In Burma you will find a minimum of friction between the rich and the poor. Where little importance is attached to the amassing of material possessions there is little difference in the clothing, food, or housing of a man and his poorer or richer neighbor. Class distinctions hardly operate. The true mark of a refined man being his correct bearing toward all ages, his mastery of religious teachings and sacred literature, and his observance of the precepts of normal living, a poor man could win a lottery and move with ease among the wealthiest.

Rarely does a Burmese feel frustrated. No impetus of high ambition drives him to work hard or leaves him disappointed when he fails. Few things cut deep. The less pleasant aspects of British colonialism, for example, left scars only on those who actually came to grips with it in political struggle, the majority having forgotten their rancor if they ever harbored any. Because we take things so lightly, faults are easily condoned. If a man falls below the standards set by society, his shortcomings will be debated and decried, but if he has not been guilty of inhumanity or sacrilege, he is accepted quite soon again. The same holds for a woman: there is no long slur; with us nothing is irreparable.

There is little feeling of insecurity among us; the “age of anxiety” has not yet reached Burma. A man may lose his livelihood, but his wants are few: some articles of light clothing, a mat and pillow in part of a room, a share in the rice pot for himself and his family without great damage to his prestige in the house of one relative or another. And there are few lonely spinsters and hardly any bachelors. Neighbors and friends, adept at matchmaking, will quickly put an end to such unnatural states.

Friends from abroad often say to me: “It’s wonderful how happy you Burmese all seem to be, but is your social system, fine as it is for the individual, really good for the country?” Alas! I must confess that in terms of orderly urban communities, of unremitting hard work and nation-building, of developing our resources to give an increasing population more elaborate modern living standards our qualities, our very contentment, betray us.

The great gregariousness and love of festivity leave little time for sustained application to a career. The happy social system that guarantees freedom from want and loneliness for the great majority spares little of a man’s income for other uses. When he contributes toward every funeral, wedding, or religious celebration in his community, he is naturally content to own few household goods, but he has little left, either, to subscribe to public charities—the care of the blind, the leprous, the crippled, the uneducated. Our philanthropy is personal and religious, rather than broadly social. The ease of dependence on an elder, or a patron, also saps initiative. It is a compliment often paid the fortunate to say that a person “shelters in their strength.” And then there is the tenderness of this Burmese “strength.” It is apt to be hurt if embarrassment or constraint of any sort is caused to another by it. This fear of abusing our strength also prevents us, in professional life, from pointing out mistakes or shortcomings for fear of humiliating, or assuming uncourteous authority over others. It is no wonder that efficiency in business or civil administration still eludes us. And our easygoing readiness to condone, to forgive, does not create the kind of public opinion needed to mold reliable workers dedicated to their professions, or even to keep our settlements trim and sanitary.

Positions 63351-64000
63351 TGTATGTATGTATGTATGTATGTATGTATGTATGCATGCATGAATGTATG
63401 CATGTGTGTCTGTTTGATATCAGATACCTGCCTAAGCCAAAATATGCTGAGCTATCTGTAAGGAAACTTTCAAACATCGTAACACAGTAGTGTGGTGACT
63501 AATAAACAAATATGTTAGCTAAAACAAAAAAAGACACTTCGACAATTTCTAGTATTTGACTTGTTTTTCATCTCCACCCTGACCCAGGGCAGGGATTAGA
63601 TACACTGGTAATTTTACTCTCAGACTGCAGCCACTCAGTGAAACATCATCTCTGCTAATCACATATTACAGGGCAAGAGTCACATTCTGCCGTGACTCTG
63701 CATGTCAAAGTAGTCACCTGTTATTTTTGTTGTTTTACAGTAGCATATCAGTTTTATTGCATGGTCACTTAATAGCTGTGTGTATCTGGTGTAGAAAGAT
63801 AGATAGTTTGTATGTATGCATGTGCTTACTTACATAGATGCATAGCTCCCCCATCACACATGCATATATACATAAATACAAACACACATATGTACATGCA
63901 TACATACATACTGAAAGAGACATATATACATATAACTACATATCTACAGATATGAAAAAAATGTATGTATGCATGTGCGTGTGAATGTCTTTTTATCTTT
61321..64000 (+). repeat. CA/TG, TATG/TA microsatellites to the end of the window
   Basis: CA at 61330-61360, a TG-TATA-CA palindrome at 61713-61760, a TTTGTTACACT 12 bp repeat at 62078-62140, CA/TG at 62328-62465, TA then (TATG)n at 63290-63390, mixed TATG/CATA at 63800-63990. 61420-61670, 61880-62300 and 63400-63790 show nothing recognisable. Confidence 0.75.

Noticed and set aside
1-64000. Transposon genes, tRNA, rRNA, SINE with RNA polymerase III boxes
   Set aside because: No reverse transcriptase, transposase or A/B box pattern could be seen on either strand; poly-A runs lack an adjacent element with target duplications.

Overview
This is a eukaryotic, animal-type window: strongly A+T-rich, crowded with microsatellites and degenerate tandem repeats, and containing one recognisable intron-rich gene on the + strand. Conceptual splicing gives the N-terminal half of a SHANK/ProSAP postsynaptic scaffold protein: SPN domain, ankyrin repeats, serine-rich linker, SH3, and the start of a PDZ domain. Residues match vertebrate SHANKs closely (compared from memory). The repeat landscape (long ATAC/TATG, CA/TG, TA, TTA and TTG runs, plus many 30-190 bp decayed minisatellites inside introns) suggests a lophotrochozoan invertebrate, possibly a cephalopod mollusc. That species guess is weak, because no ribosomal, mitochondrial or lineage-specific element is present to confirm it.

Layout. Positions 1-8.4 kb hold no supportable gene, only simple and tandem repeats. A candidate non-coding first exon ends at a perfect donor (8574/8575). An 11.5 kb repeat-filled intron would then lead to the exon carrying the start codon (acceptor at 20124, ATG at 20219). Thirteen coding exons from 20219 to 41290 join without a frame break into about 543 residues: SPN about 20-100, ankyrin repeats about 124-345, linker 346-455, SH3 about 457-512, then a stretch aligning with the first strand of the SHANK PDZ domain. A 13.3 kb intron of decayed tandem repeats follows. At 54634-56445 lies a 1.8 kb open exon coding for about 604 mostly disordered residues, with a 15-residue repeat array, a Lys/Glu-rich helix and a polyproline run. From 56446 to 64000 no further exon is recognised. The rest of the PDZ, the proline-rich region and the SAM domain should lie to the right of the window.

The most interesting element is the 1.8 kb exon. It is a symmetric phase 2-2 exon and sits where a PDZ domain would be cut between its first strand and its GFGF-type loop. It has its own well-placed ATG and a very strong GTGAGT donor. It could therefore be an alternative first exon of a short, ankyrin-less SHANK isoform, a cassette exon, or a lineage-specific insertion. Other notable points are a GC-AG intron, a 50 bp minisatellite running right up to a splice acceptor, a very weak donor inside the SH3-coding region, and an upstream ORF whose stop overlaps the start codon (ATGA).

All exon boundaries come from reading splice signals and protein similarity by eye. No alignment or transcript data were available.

Add to this our proud history. The spirit of our ancestors who marched victorious on bare feet from Assam in the west to Cambodia in the east is still with its. The pride in an isolated inland culture that saw no real superiority in anything from the outside world for many centuries is hard to eradicate. Inherited by a people who are naturally clever and animated, who are endowed with artistic talents and with physical beauty, who live in a social system that allows a sense of both spiritual and worldly fulfillment by its own standards, it has produced an irrepressible élan and a charming insouciance, but also a slapdash confidence about things in general, a fatal lack of humility in approaching any task, and, since we have a sense of humor, sufficient amusement at our own national shortcomings to take the edge off our present hardships—without, however, any conviction of inferiority to any other race of people.